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The current issue of the proposed rise in tuition fees has prompted intense debate and much controversy, with detractors of the argument believing that a further increase in fees would only serve to hark back to the days of elitism that was rife in universities back before the 1960s. The supporters of the raise believe that an increase in fees is necessary to increase the competitiveness of our universities against the best the world has to offer, such as. Harvard and Yale. The battle lines have been drawn.
The background to the current debate begins with the introduction of top-up fees by Tony Blair’s Labour government, accepted in 2004 with the passing of the Higher Education Act, which allowed the increase in the cap on tuition fee costs to rise to up to £3,000. The bill was only just passed in the House of Commons, scraping a five vote majority to win the vote 316 to 311. This was coupled with a review of the tuition fees system that was set up in the same year, intending to investigate the tuition fees system. The increase to £3,000 was completed in 2006.
The current debate over the issue relates to calls by many universities to gain increased funds through the removal of the tuition fees cap. This, they argue, will enable universities in the UK to compete with the world’s best, despite the current placement of four British universities (Cambridge, Oxford, Imperial, UCL) in the top ten list for international academic establishments. The tuition fees increase would allow fees to reach £7,000 per annum and enable a rise in interest rates for all student loans, effectively more than doubling university income from students’ applications.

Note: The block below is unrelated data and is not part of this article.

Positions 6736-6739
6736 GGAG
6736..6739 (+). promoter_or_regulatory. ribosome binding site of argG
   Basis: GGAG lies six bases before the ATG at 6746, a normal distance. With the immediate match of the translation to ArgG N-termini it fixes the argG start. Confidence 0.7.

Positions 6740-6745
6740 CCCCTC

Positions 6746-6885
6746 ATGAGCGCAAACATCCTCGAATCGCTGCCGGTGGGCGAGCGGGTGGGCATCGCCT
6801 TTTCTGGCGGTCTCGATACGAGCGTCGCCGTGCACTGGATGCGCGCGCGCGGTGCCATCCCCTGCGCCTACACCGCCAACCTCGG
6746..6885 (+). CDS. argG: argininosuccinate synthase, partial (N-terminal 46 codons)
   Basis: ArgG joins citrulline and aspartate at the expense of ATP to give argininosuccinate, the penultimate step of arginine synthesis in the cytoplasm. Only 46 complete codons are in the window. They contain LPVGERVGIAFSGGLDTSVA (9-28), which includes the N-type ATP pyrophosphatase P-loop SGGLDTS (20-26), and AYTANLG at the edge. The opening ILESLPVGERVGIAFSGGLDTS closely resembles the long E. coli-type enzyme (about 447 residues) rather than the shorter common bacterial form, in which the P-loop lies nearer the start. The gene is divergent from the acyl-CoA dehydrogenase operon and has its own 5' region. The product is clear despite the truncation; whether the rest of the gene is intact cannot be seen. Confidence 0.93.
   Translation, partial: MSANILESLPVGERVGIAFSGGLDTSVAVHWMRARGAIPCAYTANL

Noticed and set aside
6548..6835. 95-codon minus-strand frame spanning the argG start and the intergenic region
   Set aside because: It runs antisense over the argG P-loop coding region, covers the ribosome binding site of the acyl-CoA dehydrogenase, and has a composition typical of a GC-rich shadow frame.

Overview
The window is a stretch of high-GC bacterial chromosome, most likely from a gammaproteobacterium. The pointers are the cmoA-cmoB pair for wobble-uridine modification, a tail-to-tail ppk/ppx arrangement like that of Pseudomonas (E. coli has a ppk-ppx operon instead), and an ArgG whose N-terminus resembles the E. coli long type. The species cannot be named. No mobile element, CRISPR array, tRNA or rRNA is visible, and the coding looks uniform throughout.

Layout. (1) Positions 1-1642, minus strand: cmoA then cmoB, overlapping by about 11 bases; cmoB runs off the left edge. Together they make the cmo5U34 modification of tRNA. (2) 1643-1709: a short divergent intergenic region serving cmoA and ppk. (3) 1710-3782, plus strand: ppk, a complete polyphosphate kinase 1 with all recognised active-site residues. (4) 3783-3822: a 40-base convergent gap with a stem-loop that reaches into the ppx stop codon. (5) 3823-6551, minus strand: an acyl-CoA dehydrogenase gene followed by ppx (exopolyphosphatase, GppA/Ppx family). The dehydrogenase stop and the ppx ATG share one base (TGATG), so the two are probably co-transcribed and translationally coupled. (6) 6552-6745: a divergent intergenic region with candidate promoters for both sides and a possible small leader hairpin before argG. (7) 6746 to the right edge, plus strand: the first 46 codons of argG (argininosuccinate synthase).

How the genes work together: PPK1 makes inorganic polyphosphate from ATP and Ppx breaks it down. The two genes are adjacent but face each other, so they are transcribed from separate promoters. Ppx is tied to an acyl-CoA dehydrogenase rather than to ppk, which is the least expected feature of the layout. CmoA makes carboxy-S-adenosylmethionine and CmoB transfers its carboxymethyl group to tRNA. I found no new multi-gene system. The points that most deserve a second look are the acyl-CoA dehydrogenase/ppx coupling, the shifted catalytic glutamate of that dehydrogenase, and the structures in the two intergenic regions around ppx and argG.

The review has been a key aim for many vice-chancellors around the country, especially Lancaster’s vice-chancellor Paul Wellings. He has called out for an increase in fees to expand funding and allow for higher quality within universities. The review itself has been called to discuss the current fees system and debate whether it needs to be adapted.
Peter Mandelson’s proposed review itself has led to claims of a whitewash on the fees issue. The strict rules for members of the review panel has all but forced the NUS to withdraw, citing its inability to be able to discuss developments and its stance on the issue in public.
The review’s postponement of its decision until after the next general election has also caused a significant backlash, with accusations that the government has attempted to move the decision in the belief that the issue is a potential vote-loser and political cyanide. It would be difficult for Labour to raise tuition fees when it knows full well that for many sections of the general public, and for students, a raise would prevent them supporting the party at the next general election.
The Conservatives too have supported the postponement of the release of the review’s results, indicating a belief that a request to raise tuition fees above the current cap is most probably going to be announced in the summer when the general election is over. The desire itself for the current proposals to be bandied around come from a report by the Confederation of British Industry, describing the current University funding in the UK as critical and proposing an increase in funding via the raising of fees, reduction of grants and increasing interest on loans taken out by all students at universities in the country. This is all indicative of one thing: the next few months will see prolonged debate.
The next step is how the review eventually takes place and whether the NUS and students’ unions across the country can prevent the raise in fees taking place.